Reversible metachromasy of crystal violet on titanium dioxide: a new surface photophysical phenomenon
Crystal violet adsorbed on Degussa P-25 titanium dioxide, under certain conditions of dye loading and after evaporation of liquid solvent, exhibits a reversible color change from pink-violet to blue-violet when exposed to water vapor. The spectral changes, measured by reflectance spectroscopy, correspond to metachromasy of crystal violet that occurs in solution at different dye concentrations, due to aggregation of dye molecules. We propose a mechanism, reversible metachromasy, in which the extent of aggregation of the dye molecules in the surface water monolayers changes as water molecules adsorb or desorb. Specifically, as water adsorbs, the aggregates separate into monomers, and then as water desorbs, the molecules reaggregate.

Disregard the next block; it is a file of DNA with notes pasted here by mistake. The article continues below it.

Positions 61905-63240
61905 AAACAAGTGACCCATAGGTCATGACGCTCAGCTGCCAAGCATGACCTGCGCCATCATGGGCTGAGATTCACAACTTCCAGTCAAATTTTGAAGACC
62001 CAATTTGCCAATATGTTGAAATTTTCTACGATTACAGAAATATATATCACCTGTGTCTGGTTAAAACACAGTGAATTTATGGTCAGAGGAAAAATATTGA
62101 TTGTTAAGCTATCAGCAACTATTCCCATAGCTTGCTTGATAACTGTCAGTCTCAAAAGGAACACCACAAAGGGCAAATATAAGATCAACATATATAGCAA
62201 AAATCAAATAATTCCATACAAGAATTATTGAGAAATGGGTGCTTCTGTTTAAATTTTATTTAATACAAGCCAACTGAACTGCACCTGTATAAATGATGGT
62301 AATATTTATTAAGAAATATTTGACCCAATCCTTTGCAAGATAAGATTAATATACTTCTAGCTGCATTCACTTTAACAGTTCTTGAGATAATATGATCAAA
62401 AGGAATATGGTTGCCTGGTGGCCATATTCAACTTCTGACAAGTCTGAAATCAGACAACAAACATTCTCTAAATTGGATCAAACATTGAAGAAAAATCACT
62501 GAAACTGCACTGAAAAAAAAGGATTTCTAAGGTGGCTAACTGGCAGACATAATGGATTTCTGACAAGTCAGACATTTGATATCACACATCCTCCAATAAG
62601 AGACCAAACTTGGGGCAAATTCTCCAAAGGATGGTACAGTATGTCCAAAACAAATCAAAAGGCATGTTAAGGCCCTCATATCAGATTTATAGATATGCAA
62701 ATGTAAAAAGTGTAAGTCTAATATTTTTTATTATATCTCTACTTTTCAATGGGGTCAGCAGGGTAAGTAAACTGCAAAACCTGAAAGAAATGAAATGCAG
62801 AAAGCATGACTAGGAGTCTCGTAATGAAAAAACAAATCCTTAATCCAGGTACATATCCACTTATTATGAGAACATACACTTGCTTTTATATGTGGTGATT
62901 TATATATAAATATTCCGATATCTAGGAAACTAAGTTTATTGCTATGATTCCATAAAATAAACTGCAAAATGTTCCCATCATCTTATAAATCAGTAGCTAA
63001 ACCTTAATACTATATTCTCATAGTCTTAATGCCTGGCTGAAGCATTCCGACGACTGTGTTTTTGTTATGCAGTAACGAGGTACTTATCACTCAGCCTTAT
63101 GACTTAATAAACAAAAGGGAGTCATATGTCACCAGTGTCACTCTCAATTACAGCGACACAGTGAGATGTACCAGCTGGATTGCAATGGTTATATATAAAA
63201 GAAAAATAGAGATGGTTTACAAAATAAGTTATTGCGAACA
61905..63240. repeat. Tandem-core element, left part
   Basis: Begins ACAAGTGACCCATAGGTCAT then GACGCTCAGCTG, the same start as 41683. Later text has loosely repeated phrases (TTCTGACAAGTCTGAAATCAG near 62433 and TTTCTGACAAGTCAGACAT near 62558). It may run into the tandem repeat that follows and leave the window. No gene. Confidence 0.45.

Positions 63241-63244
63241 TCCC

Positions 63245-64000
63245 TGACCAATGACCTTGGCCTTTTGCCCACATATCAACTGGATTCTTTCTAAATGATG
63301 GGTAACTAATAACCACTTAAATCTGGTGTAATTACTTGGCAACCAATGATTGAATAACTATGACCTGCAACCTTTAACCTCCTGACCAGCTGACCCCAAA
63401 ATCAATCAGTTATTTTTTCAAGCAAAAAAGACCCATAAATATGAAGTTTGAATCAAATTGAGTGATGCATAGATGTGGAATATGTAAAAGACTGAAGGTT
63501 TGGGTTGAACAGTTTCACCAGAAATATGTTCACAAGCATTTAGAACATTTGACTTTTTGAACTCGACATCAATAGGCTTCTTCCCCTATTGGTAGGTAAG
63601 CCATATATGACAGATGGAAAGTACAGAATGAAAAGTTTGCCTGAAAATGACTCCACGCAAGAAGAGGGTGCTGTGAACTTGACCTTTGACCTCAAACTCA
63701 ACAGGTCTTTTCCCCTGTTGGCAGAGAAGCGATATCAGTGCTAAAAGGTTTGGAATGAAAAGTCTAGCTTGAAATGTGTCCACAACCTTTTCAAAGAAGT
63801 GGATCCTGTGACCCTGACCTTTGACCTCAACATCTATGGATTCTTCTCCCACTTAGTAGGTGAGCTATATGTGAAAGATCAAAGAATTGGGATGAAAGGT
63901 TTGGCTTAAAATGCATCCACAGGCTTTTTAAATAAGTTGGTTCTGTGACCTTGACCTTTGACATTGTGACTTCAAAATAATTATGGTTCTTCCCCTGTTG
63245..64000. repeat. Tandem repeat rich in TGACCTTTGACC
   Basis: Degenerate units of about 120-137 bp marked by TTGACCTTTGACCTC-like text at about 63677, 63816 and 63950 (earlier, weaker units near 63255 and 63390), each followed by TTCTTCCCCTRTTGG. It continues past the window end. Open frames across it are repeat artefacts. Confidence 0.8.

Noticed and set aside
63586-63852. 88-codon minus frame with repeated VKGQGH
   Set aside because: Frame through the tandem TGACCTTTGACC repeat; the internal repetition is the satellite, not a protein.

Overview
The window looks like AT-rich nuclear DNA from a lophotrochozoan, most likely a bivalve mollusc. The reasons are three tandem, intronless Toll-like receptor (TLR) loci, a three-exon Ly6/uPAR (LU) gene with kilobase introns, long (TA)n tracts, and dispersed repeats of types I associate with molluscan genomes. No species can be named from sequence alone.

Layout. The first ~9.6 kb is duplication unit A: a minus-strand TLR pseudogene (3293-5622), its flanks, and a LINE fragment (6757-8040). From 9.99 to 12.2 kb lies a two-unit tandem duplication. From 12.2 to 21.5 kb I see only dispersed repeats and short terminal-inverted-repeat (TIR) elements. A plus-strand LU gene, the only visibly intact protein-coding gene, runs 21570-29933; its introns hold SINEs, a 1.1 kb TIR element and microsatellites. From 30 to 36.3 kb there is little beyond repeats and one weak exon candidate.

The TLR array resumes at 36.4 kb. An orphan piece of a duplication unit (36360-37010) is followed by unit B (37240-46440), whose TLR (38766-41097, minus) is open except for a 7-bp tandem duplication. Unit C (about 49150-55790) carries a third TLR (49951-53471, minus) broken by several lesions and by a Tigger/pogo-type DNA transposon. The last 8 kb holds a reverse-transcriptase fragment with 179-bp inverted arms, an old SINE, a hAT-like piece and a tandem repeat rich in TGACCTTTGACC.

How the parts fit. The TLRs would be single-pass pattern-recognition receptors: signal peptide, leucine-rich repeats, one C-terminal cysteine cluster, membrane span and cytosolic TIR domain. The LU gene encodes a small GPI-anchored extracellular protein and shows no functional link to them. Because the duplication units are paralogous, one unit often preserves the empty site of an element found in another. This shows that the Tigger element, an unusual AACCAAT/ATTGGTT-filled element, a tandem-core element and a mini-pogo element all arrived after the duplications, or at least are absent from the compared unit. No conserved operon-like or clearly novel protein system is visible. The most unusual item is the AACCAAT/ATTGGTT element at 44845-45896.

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DOI of published version
Coon, S. R.; Zakharian, T. Y.; Littlefield, N. L.; Loheide, S. P.; Puchkova, E. J.; Freeney, R. M.; and Pak, V. N., "Reversible metachromasy of crystal violet on titanium dioxide: a new surface photophysical phenomenon" (2000). Faculty Publications. 3602.